Welcome to the Oregon FBI’s Tech Tuesday segment. This week: building a digital defense against sextortion scams targeting children.
In the last few days, the FBI has launched a national campaign to raise awareness about the crime of sextortion with a goal of helping parents protect their families.
The FBI is seeing more and more cases involving sextortion, particularly of young kids... sometimes as young as 7 or 8 years old. The extortionist finds kids on social media, through gaming apps, or through other online platforms. He will either find victims who respond to attention from an adult… or he will pretend to be another child. Either way he will groom the victim, using flattery or gifts. Those gifts could be real or something as simple as virtual?tokens or extra progress in a game.
Eventually, he convinces the child to send a naked photo - and one is all it takes. If the child tries to pull away, the extortionist will threaten the victim with exposure, telling the child that he will send the photo to friends and family or post online. Over time, the extortionist continues to threaten while escalating demands, which can include the production of more explicit photos and commanding that the child to perform sex acts alone or with siblings and friends.
For too many parents, the thought is that it can’t happen to my kid and it can’t happen here. Unfortunately, it can on both counts.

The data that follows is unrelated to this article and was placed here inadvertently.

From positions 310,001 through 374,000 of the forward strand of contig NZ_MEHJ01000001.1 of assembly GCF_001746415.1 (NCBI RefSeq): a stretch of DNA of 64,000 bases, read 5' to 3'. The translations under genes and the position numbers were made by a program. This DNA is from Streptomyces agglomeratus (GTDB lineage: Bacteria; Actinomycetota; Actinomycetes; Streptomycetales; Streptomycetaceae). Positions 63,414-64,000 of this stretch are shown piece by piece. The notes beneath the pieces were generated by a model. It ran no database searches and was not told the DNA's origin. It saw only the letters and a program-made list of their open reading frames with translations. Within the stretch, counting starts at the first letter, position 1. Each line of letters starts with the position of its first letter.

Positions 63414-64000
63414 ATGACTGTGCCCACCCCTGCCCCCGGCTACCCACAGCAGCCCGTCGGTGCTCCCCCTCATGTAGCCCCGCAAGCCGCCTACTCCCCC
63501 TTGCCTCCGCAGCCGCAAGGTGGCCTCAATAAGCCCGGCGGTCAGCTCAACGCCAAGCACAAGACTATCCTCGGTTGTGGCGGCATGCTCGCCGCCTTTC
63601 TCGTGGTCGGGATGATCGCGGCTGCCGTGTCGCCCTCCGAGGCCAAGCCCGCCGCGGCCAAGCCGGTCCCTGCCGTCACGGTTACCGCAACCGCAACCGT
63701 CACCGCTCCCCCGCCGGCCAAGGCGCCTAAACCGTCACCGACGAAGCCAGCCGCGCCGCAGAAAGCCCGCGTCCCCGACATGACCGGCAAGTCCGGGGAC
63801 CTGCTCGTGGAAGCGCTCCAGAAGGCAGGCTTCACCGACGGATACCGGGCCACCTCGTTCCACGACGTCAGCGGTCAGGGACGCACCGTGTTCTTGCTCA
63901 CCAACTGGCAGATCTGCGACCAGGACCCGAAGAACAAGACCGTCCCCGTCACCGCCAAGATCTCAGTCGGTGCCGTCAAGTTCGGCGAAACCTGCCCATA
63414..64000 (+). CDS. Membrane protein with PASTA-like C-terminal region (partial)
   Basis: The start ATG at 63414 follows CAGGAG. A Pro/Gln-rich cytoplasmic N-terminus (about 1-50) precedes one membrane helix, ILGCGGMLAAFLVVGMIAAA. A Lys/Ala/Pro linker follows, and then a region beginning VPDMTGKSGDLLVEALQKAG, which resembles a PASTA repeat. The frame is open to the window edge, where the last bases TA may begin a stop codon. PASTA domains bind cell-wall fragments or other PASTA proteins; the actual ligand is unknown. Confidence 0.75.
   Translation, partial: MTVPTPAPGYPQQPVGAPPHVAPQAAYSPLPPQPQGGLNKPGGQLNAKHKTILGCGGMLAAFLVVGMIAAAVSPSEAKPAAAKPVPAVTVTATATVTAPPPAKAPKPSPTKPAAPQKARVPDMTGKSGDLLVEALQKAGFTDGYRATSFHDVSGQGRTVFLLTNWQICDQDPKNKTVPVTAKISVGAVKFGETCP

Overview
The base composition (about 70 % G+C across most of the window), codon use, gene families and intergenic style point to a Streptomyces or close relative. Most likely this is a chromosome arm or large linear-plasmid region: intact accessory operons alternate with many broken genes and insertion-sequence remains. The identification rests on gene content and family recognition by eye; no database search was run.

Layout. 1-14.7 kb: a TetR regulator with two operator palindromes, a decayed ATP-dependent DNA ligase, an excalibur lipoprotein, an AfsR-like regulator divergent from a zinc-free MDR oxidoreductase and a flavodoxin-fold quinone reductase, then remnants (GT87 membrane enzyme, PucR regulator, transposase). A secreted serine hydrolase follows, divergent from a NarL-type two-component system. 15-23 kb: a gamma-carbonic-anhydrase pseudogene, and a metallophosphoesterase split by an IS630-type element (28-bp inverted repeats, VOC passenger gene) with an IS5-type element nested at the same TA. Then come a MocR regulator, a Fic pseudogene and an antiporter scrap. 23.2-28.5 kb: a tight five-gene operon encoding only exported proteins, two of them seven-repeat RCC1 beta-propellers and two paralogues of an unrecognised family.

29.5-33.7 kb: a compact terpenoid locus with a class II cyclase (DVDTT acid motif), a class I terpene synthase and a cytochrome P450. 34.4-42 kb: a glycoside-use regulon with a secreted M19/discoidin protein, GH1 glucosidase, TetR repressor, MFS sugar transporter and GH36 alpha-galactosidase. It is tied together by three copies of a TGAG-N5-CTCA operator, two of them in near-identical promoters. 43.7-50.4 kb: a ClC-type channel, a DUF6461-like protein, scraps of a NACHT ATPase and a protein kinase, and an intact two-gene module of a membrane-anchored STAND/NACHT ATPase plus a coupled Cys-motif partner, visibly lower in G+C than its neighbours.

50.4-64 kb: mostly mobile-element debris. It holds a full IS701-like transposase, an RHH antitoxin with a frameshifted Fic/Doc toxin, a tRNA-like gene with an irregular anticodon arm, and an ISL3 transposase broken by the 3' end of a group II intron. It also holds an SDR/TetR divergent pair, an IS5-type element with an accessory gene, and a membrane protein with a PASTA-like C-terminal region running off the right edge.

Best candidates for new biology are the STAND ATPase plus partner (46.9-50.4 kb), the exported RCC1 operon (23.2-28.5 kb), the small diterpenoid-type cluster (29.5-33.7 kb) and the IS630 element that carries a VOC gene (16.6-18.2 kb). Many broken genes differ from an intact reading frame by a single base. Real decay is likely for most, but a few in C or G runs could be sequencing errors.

As part of the national awareness campaign, the FBI is highlighting a recent case from Oregon. Agents arrested David Ernest Otto after finding that he had victimized a number of girls, ages 13 – 17. He found them on a photo sharing site and groomed them until they started providing sexually explicit material. In April of this year, a federal judge sentenced Otto to 15 years in prison for production of child pornography. To read more about the David Otto case, check out this link?: https://www.justice.gov/usao-or/pr/tigard-man-sentenced-15-years-federal-prison-sexually-exploiting-minors-using-social
Often children and teens are so concerned that they will get in trouble or lose their devices, that they are reluctant to come forward. It’s up to you – the parent – to develop that open, honest line of communication. Start with some short conversations, and ask:
When you are online, has anyone you don’t know ever tried to contact you?
What would you do if they did?
Why do you think someone would want to talk to a kid online?
Why do you think adults sometimes pretend to be kids online?
Has anyone you know ever sent a picture of themselves that got passed around school?
What do you think can happen if you send a photo to anyone – even a friend?
What if that picture were embarrassing?
Finally, consider using what you’ve just learned to start the conversation. “Hey, I heard this story on the news today about kids getting pressured to send pictures and videos of themselves to people online. Have you heard anything like that before?”